Manhattan Goes Dutch in the Spring
by Ina Lee Selden
Never is Manhattan more Dutch than in April. That’s when the multi- billions of Dutch daffodils and countless tulips bloom in almost every available pot, box, median and mall.
Every year, the Fund for Park Avenue plants 66,000 tulips from 56th to 86th Streets. Just to the north, the Carnegie Hill Neighbors continue the plantings from 86th to 96th Street with about 22,000 bulbs. The two organizations coordinate their plantings. The purple Darwin Hybrid is this year’s choice. The Darwin is one of the few varieties able to survive the traffic, weather extremes, and other challenges nature faces in the middle of a main thoroughfare of Manhattan.
Spring in New York unofficially begins when the Park Avenue tulips bloom. The underground rail lines beneath the avenue heat the ground and give the bulbs and New Yorkers a head start on the season. In mid-May, when the leaves yellow, the Fund invites the public to its annual BYOS (Bring Your Own Shovel) Big Dig to gently gather the bulbs. The following fall, those 66,000 bulbs find their way into tree pits, flower boxes and front and backyard gardens.
In 2009, to celebrate the 400th anniversary of the arrival of Henry Hudson into today’s New York Harbor, the Orange Blushing Apeldoorns, Darwin Hybrids, filled the Park Avenue malls.
For its part, the New York City Parks Department plants 90,000 tulips throughout the city each year. At the Conservatory Garden, 105th Street and Fifth Avenue, with half the garden under renovation, “only” 10,000 will grace the garden this spring.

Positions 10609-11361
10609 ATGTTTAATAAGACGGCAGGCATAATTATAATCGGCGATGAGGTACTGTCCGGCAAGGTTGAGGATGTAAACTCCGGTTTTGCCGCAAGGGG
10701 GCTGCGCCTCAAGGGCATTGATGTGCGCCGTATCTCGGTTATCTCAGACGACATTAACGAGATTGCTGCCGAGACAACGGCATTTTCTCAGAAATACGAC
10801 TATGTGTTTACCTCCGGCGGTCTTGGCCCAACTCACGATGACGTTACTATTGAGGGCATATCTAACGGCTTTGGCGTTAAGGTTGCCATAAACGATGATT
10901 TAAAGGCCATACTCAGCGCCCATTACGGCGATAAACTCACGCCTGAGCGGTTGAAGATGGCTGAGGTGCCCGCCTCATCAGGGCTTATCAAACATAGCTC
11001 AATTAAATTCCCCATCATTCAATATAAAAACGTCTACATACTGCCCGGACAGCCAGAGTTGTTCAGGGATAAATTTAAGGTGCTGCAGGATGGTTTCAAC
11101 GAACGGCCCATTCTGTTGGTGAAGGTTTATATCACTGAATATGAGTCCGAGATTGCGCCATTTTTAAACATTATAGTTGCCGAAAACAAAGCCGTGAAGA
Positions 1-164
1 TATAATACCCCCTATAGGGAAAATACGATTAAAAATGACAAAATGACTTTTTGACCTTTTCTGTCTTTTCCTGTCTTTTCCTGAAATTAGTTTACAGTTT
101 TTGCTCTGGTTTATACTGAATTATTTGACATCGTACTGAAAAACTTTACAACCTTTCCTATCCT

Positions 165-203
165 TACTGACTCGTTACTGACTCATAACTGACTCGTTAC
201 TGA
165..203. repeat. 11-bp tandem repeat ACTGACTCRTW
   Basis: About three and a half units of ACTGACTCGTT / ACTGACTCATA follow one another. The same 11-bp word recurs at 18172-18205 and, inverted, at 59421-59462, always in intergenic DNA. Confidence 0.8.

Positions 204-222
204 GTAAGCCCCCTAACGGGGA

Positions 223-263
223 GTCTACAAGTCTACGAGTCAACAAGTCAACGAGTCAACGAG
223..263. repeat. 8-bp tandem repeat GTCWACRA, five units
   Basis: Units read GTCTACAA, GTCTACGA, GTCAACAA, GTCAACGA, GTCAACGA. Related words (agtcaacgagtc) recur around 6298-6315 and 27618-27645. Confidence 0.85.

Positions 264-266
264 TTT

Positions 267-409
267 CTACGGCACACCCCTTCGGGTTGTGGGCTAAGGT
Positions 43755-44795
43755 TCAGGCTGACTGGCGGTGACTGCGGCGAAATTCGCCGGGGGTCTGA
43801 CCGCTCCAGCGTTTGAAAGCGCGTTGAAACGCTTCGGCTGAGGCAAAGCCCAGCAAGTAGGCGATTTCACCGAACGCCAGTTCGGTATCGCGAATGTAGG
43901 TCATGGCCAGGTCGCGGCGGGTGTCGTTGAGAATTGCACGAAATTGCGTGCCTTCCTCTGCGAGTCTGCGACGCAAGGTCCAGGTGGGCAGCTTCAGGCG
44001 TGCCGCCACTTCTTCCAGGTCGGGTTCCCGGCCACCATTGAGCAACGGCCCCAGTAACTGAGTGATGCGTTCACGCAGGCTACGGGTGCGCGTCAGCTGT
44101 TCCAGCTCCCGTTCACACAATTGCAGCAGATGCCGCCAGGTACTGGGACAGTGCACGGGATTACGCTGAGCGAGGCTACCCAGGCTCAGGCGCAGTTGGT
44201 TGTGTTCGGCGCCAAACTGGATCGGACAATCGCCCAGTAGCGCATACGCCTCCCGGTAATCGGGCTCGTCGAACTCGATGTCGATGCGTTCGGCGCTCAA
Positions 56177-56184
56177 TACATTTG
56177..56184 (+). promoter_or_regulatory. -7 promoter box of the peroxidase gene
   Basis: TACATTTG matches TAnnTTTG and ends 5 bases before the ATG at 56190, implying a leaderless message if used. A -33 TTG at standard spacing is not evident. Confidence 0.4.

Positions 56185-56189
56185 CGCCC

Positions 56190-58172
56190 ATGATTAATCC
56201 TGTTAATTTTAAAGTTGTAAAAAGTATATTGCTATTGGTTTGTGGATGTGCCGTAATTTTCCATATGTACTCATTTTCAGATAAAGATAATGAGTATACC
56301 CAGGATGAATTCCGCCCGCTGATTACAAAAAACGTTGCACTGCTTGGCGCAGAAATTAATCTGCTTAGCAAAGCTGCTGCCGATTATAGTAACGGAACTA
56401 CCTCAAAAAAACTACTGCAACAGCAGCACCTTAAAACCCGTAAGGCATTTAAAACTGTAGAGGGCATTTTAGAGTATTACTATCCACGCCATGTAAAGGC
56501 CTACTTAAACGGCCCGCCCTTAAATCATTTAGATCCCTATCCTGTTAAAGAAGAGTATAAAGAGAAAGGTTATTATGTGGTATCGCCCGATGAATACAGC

Since 2015, the New York Botanical Garden has added more than 750,000 bulbs to Daffodil Hill. We can expect 10,000 more in 2024. The Narcissus Dutch Master Trumpet is the NYBG’s daff of choice. In 2001, after the attack on the World Trade Center, the Dutch daffodil supplier Hans van Waardenburg donated 1,000,000 daffodil bulbs to New York City to honor the tragedy’s victims. More than 400,000 volunteers helped plant the bulbs.
Daffodil bulbs proliferate underground. One bulb becomes two its second year, two become four the third, explains Anton Van de Wetering, whose immigrant father started growing bulbs on Long Island 50 years ago. The firm has planted and maintained Park Avenue’s tulips since the 1950’s. Assuming doubling every year, this year’s yield from that initial gift might be 1,065,728,000,000. Van de Wetering cautions that not all bulbs will reproduce: “Even a scratch can doom them.” Splashes from street water can be murder.”
No matter. Even if the yield is “only” half that trillion, the first gift inspired the creation of the non-profit Daffodil Project in 2002. Since then, the project’s volunteers have distributed more than nine million bulbs to honor the victims of 9/11 and Covid 19.
It’s no wonder New York seems to float on a sea of tulips and daffodils each spring
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